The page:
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How Should B2B Companies Approach Pinterest?

Are there benefits to spending time and resources on Pinterest when you’re a B2B company? Sure, people love it for finding recipes, crafts, and other consumer-facing ideas, and there’s ple...
How Should B2B Companies Approach Pinterest?
Written by Chris Crum
  • Are there benefits to spending time and resources on Pinterest when you’re a B2B company? Sure, people love it for finding recipes, crafts, and other consumer-facing ideas, and there’s plenty of hype about how great of a marketing tool it has become, but does this apply to you?

    Are you a B2B business using Pinterest? Has it been worth your effort? Tell us about your approach.

    A recent study found that most pinners have bought something because of Pinterest. That’s good to know first off. People are taking action and buying. First you have to get in front of people. That means gaining a following by contributing visual content that people find interesting. One of the best ways to get in front of Pinterest users is to appear in their home feed and catch their eye from there.

    Another important path to visibility is through search. We talk about how to optimize for Pinterest search here, and more with noted Pinterest marketing veteran Vincent Ng here.

    Optimizing for Pinterest’s search feature (which is only getting better and better as time goes on) is one thing, but don’t discount the fact that Pinterest content can easily surface in Google results as well. On top of the regular organic search results, both Google and Bing have features that further highlight Pinterest content. As recently as last week, Google added a Pinterest carousel to results.

    According to Pam Neely at, there are at least 17 “smart ways” B2B marketers can use Pinterest. These include: a board for company infographics; boards featuring products/services; a board for blog posts; a board for email newsletters; boards for keywords you want to rank for; boards for employees; boards for case studies; boards for webinars/Slideshares; boards for white papers; boards for videos; boards highlighting customers of the month; boards for inspirational/entertaining quotes; boards for events; boards about life at the company; boards for humorous things; boards for direct mail pieces; and boards for portfolio items.

    Hubspot recommends “mastering” Pinterest for B2B marketing by utilizing visual content you already have, such as as strong visuals from your blog articles, infographics, data charts, ebook/book covers, and photos of your customers, and trying to send traffic with specific links in each pin.

    “In the B2B world, using Pinterest as a tool solely to ‘enhance your brand’ isn’t going to cut it,” writes Hubspot’s Rebecca Corliss in a blog post. “When leads and customers are your bottom line, it’s really important that you’re driving quality traffic to your website with the goal of conversion.”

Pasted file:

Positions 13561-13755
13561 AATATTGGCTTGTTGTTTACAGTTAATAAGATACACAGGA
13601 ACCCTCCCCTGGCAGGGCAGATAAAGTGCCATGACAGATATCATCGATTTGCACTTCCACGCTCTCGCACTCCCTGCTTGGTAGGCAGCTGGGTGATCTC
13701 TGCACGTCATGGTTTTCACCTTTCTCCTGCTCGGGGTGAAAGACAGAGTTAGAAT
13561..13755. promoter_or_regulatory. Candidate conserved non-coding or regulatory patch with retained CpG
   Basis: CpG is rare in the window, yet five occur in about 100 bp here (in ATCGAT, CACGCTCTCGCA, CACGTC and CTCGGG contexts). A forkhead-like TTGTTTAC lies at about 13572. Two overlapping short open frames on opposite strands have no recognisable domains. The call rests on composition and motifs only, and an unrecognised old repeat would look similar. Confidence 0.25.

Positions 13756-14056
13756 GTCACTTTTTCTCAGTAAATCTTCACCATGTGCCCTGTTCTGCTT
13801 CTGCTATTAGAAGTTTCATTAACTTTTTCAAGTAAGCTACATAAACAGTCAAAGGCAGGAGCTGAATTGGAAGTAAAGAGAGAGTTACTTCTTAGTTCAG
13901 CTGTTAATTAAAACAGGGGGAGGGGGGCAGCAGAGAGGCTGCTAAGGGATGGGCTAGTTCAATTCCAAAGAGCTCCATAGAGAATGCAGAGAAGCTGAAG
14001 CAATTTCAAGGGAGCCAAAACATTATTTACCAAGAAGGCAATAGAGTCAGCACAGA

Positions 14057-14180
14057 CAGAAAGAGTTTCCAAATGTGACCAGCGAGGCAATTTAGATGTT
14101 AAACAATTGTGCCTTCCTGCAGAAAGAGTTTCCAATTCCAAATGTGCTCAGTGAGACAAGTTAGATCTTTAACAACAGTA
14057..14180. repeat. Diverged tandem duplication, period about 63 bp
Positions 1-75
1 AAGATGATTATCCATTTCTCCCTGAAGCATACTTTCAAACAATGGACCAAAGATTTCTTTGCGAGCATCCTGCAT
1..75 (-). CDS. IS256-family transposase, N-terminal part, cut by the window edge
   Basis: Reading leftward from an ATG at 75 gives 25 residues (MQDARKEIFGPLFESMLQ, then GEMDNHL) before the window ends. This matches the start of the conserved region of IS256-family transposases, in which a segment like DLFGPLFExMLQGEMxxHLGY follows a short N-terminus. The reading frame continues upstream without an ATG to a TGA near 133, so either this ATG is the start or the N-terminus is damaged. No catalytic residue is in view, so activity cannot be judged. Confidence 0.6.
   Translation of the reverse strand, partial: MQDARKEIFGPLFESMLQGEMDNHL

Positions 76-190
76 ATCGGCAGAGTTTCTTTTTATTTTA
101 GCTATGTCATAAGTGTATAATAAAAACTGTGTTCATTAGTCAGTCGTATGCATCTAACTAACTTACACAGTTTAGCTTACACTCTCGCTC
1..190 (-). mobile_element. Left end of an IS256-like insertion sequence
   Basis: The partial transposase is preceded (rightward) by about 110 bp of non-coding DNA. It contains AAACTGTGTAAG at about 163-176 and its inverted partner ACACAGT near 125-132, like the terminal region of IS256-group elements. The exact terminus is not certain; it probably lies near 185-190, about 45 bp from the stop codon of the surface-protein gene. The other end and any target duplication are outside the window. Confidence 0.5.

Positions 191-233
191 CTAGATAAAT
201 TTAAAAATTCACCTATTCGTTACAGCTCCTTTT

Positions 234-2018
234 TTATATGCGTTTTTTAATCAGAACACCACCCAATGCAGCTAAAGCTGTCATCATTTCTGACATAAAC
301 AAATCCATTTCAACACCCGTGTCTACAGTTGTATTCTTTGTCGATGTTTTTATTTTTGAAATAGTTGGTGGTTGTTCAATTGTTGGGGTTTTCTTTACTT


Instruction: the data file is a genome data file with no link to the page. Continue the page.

She also recommends including landing pages in your pins’ descriptions and adding more calls to action around the visual content on your site.

    “Some B2B brands have complex products and services that take a long time to explain,” suggests Julia Borgini at B2BNN. “Use a board on Pinterest to explain how those complex products and services work.”

    Personally, I’d recommend finding people on Pinterest who are following and engaging with accounts, boards, and pins related to whatever it is that your business offers, and trying to form new connections from there.

    Oh So Pinteresting has an interesting conversation with Organic Salon Systems, a B2B company who has seen success using Pinterest. It shares these five tips from them:

    1. How to videos, subject matter guides and trend-related articles are all great ways to engage audiences and keep them coming back for more.

    2. Create great pinnable content, use calls to action and high value search terms. Make your pins friendly to both Pinterest search and overall SEO.

    3. Outsourcing graphics and using resources such as Pixlr and Canva.

    4. Use an authentic, organic approach to pinning. Pinterest, when used effectively, can eventually go on auto-pilot generating traffic and follows from content new and old.

    5. Check pins from your site using to see who is pinning your content, how they are interacting, engage with your readers and seek out trends.

    Pinterest has been growing in importance in the ecommerce world, and while that may be mainly at the B2C level, there’s no reason to think that there isn’t great potential for B2B commerce as well, particularly as Pinterest’s user base itself grows as does the number of eligible merchants for the new Buyable Pins.

    Here’s a look at what businesses should know about Buyable Pins for now.

    Businesses will also likely find value in the relatively new Marketing Developer Partners program, which will enable them to make better use of data with the help of third-party services.

    Is it worth it to dedicate time and resources to Pinterest as a B2B company in your opinion? Tell us what you think.

    Related Reading: Does Instagram Have Any Value to B2B Marketers?

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